10. #10
    Test, Don't Guess! cacher_chick's Avatar
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    Quote Originally Posted by dlarrivee View Post
    If you want to use foam board I suggest XPS over EPS w/ furring strips.
    Yes, that was totally my error. I was thinking extruded polystyrene = EPS, which is not the case.

    XPS XPS XPS, commonly comes in pink or blue, not white.

  11. #11
    Moderator & Master Plumber hj's Avatar
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    My question would be that since the basement is probably entirely below grade, why are you even insulating it?
    Licensed residential and commercial plumber

  12. #12
    DIY Senior Member dlarrivee's Avatar
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    Nothing wrong with a few inches below grade...

  13. #13
    DIY Senior Member diyfun's Avatar
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    My question would be that since the basement is probably entirely below grade, why are you even insulating it?

    To reduce/avoid condensation in the summer and heat loss in the winter, I think

  14. #14
    DIY Senior Member dlarrivee's Avatar
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    Don't mind him, he lives in 0 humidity land.

  15. #15
    In the trades Dana's Avatar
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    Quote Originally Posted by hj View Post
    My question would be that since the basement is probably entirely below grade, why are you even insulating it?
    Surely you're joking?

    The average subsoil temps in MA are 45-50F, and the design frost line in eastern MA is 48", and heating design temps are around 0F +/- 5F. (It's slightly warmer for locations 5 miles from salt water, but still only single digits F.) To make it even more fun, eastern MA is a swamp, with a lot of development in areas with high water tables and wet highly-conductive soil. At ~R0.8 a poured concrete foundation represents a HUGE heat loss into that cold-wet/frozen soil. R10 foam insulation for a conditioned basement is easily cost effective here, even R20 has a positive net-present value in a 25 year analysis most of the time.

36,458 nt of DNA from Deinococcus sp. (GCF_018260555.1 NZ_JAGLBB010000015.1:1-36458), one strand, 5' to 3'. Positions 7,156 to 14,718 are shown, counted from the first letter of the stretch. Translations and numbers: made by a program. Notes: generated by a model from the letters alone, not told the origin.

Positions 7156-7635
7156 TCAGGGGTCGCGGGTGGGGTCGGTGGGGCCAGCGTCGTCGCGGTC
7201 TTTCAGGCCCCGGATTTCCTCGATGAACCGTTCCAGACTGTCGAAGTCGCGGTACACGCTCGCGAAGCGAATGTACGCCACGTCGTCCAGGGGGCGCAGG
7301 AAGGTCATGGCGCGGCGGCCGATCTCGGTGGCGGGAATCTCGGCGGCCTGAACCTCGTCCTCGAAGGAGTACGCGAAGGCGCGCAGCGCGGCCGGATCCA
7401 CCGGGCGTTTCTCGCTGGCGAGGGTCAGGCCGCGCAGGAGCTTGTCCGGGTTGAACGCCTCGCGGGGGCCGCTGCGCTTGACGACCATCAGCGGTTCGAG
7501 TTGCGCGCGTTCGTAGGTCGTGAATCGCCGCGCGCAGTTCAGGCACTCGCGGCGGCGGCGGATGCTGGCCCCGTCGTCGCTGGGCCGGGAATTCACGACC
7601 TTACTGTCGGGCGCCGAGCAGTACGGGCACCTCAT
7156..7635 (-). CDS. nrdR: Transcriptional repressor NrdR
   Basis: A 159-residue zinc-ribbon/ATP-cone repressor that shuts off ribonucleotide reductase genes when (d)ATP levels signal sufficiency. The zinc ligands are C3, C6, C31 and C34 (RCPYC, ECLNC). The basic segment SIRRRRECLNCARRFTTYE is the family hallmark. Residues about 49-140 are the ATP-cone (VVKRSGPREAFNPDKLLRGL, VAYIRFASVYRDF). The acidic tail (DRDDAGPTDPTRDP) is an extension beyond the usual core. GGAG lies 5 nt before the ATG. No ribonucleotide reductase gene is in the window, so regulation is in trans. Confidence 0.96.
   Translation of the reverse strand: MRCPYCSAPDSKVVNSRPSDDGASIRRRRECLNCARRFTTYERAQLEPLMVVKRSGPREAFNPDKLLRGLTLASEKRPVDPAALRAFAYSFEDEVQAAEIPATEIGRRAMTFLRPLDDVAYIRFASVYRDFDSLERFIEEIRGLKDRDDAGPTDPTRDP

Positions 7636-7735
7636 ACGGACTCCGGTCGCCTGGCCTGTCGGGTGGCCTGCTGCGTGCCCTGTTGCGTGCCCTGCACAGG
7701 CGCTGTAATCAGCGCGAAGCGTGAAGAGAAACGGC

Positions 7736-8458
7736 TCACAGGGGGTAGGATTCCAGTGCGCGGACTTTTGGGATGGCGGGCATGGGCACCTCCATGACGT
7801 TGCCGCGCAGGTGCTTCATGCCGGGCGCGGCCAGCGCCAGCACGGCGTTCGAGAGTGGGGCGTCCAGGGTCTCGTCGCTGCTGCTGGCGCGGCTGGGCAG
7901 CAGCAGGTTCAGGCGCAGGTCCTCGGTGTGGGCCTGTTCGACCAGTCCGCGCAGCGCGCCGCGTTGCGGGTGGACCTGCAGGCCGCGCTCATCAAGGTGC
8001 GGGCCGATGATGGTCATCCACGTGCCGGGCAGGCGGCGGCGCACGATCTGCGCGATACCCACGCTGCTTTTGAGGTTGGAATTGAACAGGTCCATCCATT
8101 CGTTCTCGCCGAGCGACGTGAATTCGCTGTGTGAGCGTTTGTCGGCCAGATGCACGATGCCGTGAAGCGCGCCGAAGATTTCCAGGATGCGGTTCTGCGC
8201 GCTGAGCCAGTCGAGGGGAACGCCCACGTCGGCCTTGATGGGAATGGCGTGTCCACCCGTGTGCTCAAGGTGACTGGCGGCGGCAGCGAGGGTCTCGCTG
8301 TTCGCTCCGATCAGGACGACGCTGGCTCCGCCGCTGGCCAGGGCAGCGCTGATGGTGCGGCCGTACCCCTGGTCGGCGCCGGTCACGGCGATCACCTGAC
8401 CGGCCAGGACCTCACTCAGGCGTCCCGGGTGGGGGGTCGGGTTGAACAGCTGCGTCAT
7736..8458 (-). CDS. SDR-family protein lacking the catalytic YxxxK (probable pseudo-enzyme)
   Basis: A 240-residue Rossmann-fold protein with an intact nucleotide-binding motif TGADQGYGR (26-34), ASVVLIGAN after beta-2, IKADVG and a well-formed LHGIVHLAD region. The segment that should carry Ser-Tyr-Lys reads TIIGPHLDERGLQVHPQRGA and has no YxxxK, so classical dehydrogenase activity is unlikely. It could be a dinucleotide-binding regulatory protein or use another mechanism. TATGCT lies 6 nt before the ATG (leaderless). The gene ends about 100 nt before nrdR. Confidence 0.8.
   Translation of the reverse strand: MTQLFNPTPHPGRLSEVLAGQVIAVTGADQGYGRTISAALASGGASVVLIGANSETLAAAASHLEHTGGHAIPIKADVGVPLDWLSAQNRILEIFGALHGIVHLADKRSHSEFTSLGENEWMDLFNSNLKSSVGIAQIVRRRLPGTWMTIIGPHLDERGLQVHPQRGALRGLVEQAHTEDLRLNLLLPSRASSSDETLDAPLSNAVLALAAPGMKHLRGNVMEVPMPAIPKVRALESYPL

But in lower-altitude warmer parts of AZ with design temps well into positive double digits Farenheit, and subsoil temps north of 60F, that would be a valid question.

    If this house has any history of moisture problems in the basement, either wetting of the slab at the base of the wall, or efflorescence on foundation walls, etc. it's better to use more vapor permeable 2" EPS rather than 2" XPS to allow the foundation to dry into the basement. Otherwise the now-higher moisture content of the concrete can wick to top and rot out the foundation sill. Yes, its' a 20% hit in thermal performance, (but still WAY better than the uninsulated wall), but unless you have a metal or membrane capillary break between the concrete & sill, or 4' of exposed above grade wall and 2' overhangs on the eaves for minimal wetting from the exterior, it's better to play it safe. XPS at 2" would be pretty much the limit even in homes without ground moisture issues.
    Last edited by Dana; 02-07-2012 at 12:39 PM.